Changes to the Working Holiday Maker Program:
The Australian Working Holiday Maker (WHM) visa has been a popular mainstay for young visitors aged between 18 -30 from eligible overseas countries. This visa provides a great opportunity for interested young people to come to Australia for a working holiday while experience our wonderful country and culture. This visa provides the opportunity for young people to develop into their adult life while experiencing a foreign country.
Why Choose a Working Holiday Maker Visa:
The opportunity to work and travel in Australia
Develop new skills and friendships abroad
Embrace and learn a new culture
Visit a diverse and magnificent country
The working holiday maker has a condition that allows eligible applicants to extend their stay in Australia by a further 1 year, assuming that the applicant can meet the minimum 88 days work condition.The 88 day work requirement means you must do a total of 88 days in 365 in a regional area working.
In most circumstance people obtain a second WHM legitimately by completing the required work but in a few exceptional cases people have exploited the system to obtain another visa.
As a result on 1 September 2015, the Australian Government implemented a new requirement for the WHM visa program, which requires applicants to submit electronic (uploaded) or hardcopy (paper) payslips for claimed regional work undertaken. This is a minimum requirement for the grant of the second working holiday maker visa.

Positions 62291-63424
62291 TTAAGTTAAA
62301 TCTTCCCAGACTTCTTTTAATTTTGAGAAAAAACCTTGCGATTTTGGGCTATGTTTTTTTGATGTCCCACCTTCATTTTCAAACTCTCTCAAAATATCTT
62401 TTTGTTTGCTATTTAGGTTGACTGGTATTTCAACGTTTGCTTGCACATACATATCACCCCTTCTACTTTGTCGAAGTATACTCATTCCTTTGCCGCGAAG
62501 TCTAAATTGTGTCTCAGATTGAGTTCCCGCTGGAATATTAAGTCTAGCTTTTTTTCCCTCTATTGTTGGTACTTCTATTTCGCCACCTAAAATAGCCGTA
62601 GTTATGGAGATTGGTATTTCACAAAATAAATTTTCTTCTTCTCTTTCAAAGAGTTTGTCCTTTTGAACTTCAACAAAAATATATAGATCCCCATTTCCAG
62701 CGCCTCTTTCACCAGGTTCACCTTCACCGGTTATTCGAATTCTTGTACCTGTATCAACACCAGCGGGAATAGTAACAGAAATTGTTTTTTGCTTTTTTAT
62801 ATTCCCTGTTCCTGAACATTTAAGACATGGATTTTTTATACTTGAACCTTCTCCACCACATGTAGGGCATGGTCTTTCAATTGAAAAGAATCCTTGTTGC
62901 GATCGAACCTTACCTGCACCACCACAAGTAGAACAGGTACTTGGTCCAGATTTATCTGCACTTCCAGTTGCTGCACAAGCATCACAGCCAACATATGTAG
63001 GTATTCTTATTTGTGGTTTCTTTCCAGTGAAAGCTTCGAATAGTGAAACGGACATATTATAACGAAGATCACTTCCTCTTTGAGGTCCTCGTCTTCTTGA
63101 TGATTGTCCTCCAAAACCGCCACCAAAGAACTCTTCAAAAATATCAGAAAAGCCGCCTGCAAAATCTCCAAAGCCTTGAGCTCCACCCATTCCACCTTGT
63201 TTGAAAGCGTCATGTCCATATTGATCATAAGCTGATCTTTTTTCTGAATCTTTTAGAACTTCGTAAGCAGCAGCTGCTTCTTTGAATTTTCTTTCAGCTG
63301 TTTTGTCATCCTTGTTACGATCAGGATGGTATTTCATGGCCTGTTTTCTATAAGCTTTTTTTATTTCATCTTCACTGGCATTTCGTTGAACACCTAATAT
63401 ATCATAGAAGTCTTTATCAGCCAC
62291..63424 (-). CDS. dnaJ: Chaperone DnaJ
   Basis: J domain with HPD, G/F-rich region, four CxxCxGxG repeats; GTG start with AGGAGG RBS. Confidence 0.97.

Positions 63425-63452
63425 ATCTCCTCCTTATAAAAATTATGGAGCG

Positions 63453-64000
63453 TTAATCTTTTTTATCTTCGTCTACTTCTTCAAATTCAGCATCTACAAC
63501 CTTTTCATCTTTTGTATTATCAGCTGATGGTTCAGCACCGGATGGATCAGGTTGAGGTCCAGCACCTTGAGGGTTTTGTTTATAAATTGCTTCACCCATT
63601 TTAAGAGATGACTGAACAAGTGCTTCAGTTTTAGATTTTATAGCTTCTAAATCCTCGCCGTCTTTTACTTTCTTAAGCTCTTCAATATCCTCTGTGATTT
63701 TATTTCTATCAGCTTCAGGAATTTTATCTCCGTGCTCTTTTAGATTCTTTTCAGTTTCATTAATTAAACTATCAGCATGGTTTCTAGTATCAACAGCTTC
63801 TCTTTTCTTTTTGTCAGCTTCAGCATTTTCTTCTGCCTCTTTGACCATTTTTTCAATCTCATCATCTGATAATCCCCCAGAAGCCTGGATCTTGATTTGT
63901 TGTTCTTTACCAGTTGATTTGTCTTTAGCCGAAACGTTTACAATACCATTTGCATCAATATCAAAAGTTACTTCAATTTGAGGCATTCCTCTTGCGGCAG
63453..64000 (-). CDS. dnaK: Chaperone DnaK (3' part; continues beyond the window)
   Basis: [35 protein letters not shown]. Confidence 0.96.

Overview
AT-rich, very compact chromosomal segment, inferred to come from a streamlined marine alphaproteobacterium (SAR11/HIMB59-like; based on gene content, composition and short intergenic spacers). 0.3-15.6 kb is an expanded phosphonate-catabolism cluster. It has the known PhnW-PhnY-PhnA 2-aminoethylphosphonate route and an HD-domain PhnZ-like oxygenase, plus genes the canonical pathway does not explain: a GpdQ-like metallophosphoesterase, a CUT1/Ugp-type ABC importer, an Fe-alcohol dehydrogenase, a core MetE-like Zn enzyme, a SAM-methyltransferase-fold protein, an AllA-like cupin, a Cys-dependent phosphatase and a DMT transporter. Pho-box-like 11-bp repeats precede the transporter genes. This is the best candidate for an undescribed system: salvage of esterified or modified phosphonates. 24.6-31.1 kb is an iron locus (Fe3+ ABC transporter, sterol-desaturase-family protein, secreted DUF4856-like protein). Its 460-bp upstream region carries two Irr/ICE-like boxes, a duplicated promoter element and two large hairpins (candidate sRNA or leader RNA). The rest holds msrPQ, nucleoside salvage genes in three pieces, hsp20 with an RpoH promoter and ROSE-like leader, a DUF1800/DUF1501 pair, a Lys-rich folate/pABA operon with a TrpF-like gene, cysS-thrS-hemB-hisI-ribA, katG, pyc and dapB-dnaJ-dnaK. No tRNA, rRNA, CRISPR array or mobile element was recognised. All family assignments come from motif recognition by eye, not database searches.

This application of evidence requirements is consistent with the Fair Work Act 2009 – which states that all employers must provide employees with payslips. Payslips must verify that the pay was received in line with the award wage and that the specified work was undertaken. Visa applicants can find the Australian rates of pay at the Fair Work website – www.fairwork.gov.au
Volunteer or cash in hand work will no longer be accepted as part of the 88 days unless it was commenced prior to 31 August 2015. Any volunteer work commenced after this period cannot be claimed against the 88 day working requirement.
What to do?
If you are unsure of whether you will be affected by these changes you can:
Speak with the Department of Immigration and Border Protection
Consult a reputable Immigration Lawyer
Submit the Form 1263 – Working Holiday Visa, Employment Verification (Please note this is not a visa application)
Ask your employer for payslips, this will also ensure that you are being paid the award wage ($17.29 unless under an award, enterprise or registered agreement). If you are unsure as to what your requirements are for award wages, please visit http://calculate.fairwork.gov.au/findyouraward